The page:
CAPE MAY COURT HOUSE, N.J. - New Jersey State Trooper Robert Higbee - acquitted on the most serious charges involving a 2006 collision that killed two teenage sisters - was ordered this morning to pay $728 in fines after pleading guilty other motor vehicle vioaltions in the case.
Higbee, 37, of Somers Point, was charged in the Sept. 2, 2006 deaths of Jacqueline Becker, 17, and Christina Becker 19, after he ran a stop sign at the intersection of Stagecoach and Tuckahoe Roads in the Marmora section of Upper Township while chasing a speeder.
A jury on Monday found Higbee not guilty on the most serious charges he faced oin the case: a double count of vehicular homicide, for which he could have spent 20 years in prison.
He had also been charged with careless driving and failing to stop or yield at the stop sign. The court agreed yesterday to downgrade the careless driving charge down to a charge of unsafe driving for which Higbee was ordered by Judge Raymond Batten a $150 fine, a $250 insurance surcharge and court costs of $39. On the failure to stop charge, Higbee was ordered to pay a $250 fine and $39 in court costs.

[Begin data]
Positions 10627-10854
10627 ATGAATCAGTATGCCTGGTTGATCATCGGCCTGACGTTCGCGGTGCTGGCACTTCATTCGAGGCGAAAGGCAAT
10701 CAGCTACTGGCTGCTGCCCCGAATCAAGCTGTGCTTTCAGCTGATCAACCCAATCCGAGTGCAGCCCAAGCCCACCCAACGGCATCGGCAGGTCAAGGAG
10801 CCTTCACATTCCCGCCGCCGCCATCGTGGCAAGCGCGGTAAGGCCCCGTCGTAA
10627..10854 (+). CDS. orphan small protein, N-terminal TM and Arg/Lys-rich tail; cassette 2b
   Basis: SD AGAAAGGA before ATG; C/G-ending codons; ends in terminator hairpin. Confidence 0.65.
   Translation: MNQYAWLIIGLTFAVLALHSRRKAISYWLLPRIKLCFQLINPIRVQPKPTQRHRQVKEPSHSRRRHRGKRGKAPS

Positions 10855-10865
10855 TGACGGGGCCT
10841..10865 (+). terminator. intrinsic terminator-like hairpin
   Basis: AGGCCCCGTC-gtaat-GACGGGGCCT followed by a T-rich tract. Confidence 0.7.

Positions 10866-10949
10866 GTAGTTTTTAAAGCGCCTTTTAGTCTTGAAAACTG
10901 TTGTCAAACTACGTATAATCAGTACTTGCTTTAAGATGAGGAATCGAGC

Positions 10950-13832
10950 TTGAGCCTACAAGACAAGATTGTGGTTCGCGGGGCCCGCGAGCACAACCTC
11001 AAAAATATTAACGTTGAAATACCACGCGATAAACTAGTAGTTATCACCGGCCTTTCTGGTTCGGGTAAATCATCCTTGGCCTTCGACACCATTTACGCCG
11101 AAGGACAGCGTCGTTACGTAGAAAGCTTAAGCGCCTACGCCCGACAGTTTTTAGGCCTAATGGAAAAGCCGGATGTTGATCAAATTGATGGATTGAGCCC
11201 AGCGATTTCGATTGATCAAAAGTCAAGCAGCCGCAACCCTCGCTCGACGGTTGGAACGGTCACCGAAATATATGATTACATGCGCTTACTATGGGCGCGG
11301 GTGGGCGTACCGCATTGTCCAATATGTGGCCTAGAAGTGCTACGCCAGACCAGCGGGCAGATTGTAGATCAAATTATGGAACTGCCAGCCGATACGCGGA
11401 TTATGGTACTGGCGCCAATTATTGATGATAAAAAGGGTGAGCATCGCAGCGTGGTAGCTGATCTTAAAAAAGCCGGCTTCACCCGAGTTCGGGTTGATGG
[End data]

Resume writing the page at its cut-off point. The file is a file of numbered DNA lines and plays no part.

Batten indicated that while it had been at his discretion whether to impose a county jail sentence of up to 30 days and a requirement for Higbee to perform community service, he said he saw no "public utility" in imposing such punishment.
"That verdict speaks powerfully to this court," Batten saud, referring to Higbee's acquittal on the double homicide counts. "This court finds itself in the position to arcticulate that any term of incarceration in the county jail would yield no additional public utility in this matter."
Batten called Higbee a "good person engaged in a lifetime of usefulness and doing good deeds" and deciding on jail time or imposing a requirement for community service would have "violated the spirit" of the sentencing guidelines and of the jury verdict.
Cape May County First Assistant Prosecutor David Meyer said he did not object to Batten's finding.
It is unclear whether Higbee's guilty plea on the two motor violations will have any bearing on his attempt to get his job back as a state trooper. Higbee must undergo an internal investigation and review, as well as complete a series of retraining requirements, before he can be reinstated, a state police spokesman said.